19 Aug Please Don’t Go To A Bible College!

The other day I got a message on Facebook from an old Bible College student of mine, Jeremy.

“Hey ProfeShah (that’s what my students used to call me), do you remember the advice you gave me 5 years ago? It was one of the best words of advice I’ve ever received in my life,” he said.

Shoot, if you know me, you know I don’t remember what I had for breakfast this morning, let alone a piece of advice I gave someone over five years ago. So, being a good shame-based culture person that I am, I faked it and said, “Yes, of course!”

In my Middle Eastern culture, by admitting to not knowing something, you’ve committed two sins: not knowing something and admitting to not knowing something.

I responded, “I told you to get the heck out  of the Bible College and get yourself a           degree that you can make a living with”.

To my amazement, he wrote back saying, “Yes, and thank you. I’m an engineer today making a living and taking care of my family.”

I know some of my evangelical friends get upset when they hear me taking such a stance, but I had my reasons, of which the most important was the welfare of my students.

It was within the second year of teaching at that college when I noticed a good number of my students were graduating college with $20-30K debt and ending up working behind a counter, asking customers, “Would you like a tall, grande or venti?”

“If that’s going to be the case, you don’t need a four-year college degree to pump syrup in a coffee cup or work as a bank teller,” I used to tell them.

Most these kids were being trained to be one thing and one thing only: pastors. The problem was that the denomination the college belonged to couldn’t provide enough churches for these graduates to pastor. On the other hand, the available churches were usually 20-30 member churches not able to support the new pastor fulltime, which again, put my students behind the same coffee or bank teller counter. Knowing how difficult it is to pastor in general, I knew we (the college) were setting many of my students up for failure.

If you haven’t thought about it already, someone has and is ready to write me about it: “Aren’t you taking these kids away from their godly calling to be pastors?” To believe that is to believe the only way to serve God is to stand behind a pulpit, which in and of itself is a false assumption that has been shoved down our throats for many years. I don’t need a pulpit to serve Christ.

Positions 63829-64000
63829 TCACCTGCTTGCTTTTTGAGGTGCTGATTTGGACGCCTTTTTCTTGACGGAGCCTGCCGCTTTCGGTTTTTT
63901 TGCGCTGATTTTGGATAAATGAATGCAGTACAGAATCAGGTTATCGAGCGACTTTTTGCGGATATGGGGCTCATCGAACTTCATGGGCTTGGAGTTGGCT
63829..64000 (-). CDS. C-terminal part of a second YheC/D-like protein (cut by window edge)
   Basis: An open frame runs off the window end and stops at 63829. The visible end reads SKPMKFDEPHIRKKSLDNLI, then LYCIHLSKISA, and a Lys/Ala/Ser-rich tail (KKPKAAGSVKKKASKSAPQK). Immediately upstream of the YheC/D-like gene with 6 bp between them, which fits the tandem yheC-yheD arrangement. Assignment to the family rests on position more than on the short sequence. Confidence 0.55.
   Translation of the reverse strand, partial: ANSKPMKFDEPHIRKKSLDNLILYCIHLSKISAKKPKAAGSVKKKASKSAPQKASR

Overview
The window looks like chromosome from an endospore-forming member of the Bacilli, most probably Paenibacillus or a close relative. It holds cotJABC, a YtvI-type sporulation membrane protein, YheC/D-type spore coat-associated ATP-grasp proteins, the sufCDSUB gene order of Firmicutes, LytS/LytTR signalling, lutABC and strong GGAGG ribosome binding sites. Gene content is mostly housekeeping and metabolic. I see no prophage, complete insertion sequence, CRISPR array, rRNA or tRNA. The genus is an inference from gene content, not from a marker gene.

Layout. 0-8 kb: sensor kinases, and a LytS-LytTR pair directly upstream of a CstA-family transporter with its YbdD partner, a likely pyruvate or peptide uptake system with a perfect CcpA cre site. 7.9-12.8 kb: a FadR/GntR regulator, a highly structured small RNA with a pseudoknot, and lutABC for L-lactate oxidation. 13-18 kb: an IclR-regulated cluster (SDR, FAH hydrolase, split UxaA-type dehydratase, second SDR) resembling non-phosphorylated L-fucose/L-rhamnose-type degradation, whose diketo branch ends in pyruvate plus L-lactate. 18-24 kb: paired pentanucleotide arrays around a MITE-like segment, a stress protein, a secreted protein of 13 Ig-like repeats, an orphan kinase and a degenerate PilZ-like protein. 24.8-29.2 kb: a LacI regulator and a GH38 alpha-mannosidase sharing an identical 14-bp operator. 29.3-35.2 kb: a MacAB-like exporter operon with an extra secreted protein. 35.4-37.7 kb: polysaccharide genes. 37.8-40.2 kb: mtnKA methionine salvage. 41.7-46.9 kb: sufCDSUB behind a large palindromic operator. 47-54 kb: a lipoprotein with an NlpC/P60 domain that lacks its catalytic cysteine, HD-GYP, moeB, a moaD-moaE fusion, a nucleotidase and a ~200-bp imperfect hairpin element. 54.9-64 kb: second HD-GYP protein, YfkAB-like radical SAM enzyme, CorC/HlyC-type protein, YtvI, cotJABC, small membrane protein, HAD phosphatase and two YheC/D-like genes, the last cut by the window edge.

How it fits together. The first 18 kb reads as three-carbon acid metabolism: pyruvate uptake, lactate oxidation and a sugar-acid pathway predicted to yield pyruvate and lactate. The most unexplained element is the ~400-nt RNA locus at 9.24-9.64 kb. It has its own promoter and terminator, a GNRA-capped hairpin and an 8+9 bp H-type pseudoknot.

Read: I Love My Church, Starbucks

For the first 10 years after starting the first Iranian Christian organization in the United States, I was a civil engineer during the day and a house-church planter at night, driving all over LA County preaching the Gospel to a newly-arrived group of Iranian immigrants. Even if I had wanted them to, these Iranians would have never been able to support my family and me for what I was doing.

For 10 years, it was my engineering degree that put a roof over my family’s head, food on our table and gas in my ‘69 VW Bug.  Maybe even more important, I own my home today – not because of the 30 years I pastored, but because of the 10 years I engineered. My salary as an Iranian pastor would have never been able to purchase my family a house.

It took me 10 years to build a solid enough base of supporters before I was able to leave my engineering job. By then, I was also convinced that was something I was called to do.

Maybe 40-50 years ago, a church of 40 members was able to support her pastor fulltime, but those days are over. Today, to be fully supported, the same pastor needs a church that is four to five times larger than that. That was a reality that most of my students faced. Since, right off the bat, pastoring a large church was out of the question, they needed to have a job that would put a roof over their heads and food on their tables while trying to pastor a small church.

That is why I encouraged many of my students to get out of the Bible College and first get a degree that would give them a solid base of financial support. Meanwhile, they could do what I did for ten years: serve God where they were.  If they never get into a “fulltime ministry,” they have not wasted four years of college and thousands of dollars getting an education they never needed. But, if they do, and feel they need more Biblical education, they can always go back to Bible College and get their Biblical degrees with the money they saved from their well-paying jobs.

That’s what I did.

 

Comments

comments

11 Comments
  • Please Do Not Go To A Bible College 2 | ShahShankedRedemption
    Posted at 10:56h, 04 July Reply

    […] few years ago, I posted a blog, Please Don’t Go To A Bible College. I wrote the article after teaching at a small Bible college for five years and noticing many […]

  • Please Do Not Go To A Bible College 2 - shahzam factor
    Posted at 10:01h, 04 July Reply

    […] few years ago, I posted a blog, Please Don’t Go To A Bible College. I wrote the article after teaching at a small Bible college for five years and noticing many […]

  • Michael
    Posted at 10:32h, 13 February Reply

    web site Bible study on the topic of "Sunday" It took me 2 years to compile and from there it grew.

    I'd love feedback

    thanks

    Mike

  • francene young
    Posted at 09:50h, 30 October Reply